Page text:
On appeal, this Court addresses whether the Bankruptcy Court erred in granting the amended motion to dismiss. Specifically, White seeks review of the Bankruptcy Court’s (1) implicit overruling of White’s Fed. R. Civ. P. Rule 7(b) objections to Cyr’s amended motion to dismiss; (2) failure to address the sufficiency of the fraud allegations against Cyr in his individual capacity; (3) conclusion that White failed to plausibly allege alter ego; (4) conclusion that White failed to plausibly allege agency and vicarious liability. White does not challenge the Bankruptcy Court’s dismissal of his claims under § 523(a)(4) or (6).

 

II. PROCEDURAL HISTORY

 

On July 22, 2015, counsel for White sent a letter to Cyr, care of OSI, demanding payment for professional services rendered from July 24, 2014, to June 11, 2015. ECF No. 4-3 at 72-75. On December 11, 2015, White commenced suit against Cyr, OSI, and OSI’s CEO Linda D’Spain (“D’Spain”) in the 438th District Court of Bexar County, Texas alleging breach of contract, quantum meruit, fraud, and theft of services. ECF No. 4-3 at 60-71. On January 20, 2018, Cyr filed a bankruptcy petition in the United States Bankruptcy Court for the Western District of Texas, staying the state court action. ECF No. 4-3 at 145. On April 16, 2018, White commenced adversary case 18-05206 in the Bankruptcy Court against OSI and Cyr, requesting a debt owed him by the defendants be deemed nondischargeable pursuant to alter ego and § 523(a)(2), (4), and (6). Bankr. ECF No. 1; ECF No. 4-3 at 4-17.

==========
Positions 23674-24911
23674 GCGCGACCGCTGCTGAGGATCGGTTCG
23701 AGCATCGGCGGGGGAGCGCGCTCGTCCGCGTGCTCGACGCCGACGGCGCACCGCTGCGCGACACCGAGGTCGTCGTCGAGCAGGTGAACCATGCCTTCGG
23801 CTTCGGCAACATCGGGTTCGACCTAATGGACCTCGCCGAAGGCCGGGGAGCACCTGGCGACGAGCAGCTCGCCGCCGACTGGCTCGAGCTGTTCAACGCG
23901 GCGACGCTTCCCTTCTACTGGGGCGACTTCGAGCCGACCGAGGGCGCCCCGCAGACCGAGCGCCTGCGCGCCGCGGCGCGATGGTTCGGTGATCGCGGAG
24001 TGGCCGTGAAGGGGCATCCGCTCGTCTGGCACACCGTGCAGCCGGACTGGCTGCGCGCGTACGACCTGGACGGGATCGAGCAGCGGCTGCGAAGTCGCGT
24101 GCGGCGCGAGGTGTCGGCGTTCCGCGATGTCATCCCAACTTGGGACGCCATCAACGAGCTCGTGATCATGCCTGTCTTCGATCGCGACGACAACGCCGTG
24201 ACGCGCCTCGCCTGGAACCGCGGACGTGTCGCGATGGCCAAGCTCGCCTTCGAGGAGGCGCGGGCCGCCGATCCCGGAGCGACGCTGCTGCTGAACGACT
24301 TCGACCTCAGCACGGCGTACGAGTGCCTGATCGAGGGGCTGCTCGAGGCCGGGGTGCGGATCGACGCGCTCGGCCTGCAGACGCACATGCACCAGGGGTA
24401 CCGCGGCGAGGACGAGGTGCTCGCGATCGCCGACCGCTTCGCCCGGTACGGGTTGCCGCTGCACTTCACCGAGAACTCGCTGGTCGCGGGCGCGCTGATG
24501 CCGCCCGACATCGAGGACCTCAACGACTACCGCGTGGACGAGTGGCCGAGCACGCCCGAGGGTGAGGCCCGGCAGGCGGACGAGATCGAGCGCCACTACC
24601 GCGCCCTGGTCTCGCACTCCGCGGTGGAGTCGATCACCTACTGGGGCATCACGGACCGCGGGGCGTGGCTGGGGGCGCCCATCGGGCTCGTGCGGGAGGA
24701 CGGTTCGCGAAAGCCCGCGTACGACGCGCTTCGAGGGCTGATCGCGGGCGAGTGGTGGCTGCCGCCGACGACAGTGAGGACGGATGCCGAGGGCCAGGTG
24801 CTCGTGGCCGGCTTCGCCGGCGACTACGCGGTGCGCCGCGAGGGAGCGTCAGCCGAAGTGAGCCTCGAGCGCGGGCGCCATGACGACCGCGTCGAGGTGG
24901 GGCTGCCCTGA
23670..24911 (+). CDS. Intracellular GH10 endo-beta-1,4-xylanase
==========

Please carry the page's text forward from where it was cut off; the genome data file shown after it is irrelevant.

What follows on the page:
*2 On May 17, 2018, Cyr filed a motion to dismiss White’s case. Bankr. ECF No. 6. On July 3, 2018, Bankruptcy Judge Craig A. Gargotta dictated his findings of fact and conclusions of law on the record. Bankr. ECF No. 21 (transcript of proceedings). On July 9, 2018, Judge Gargotta entered his contemporaneous Order, granting Cyr’s motion for more definite statement and denying the motion to dismiss without prejudice to refiling upon service of an amended complaint. Bankr. ECF No. 19. White’s timely filed amended complaint was dismissed on November 21, 2018. Bankr. ECF No. 32.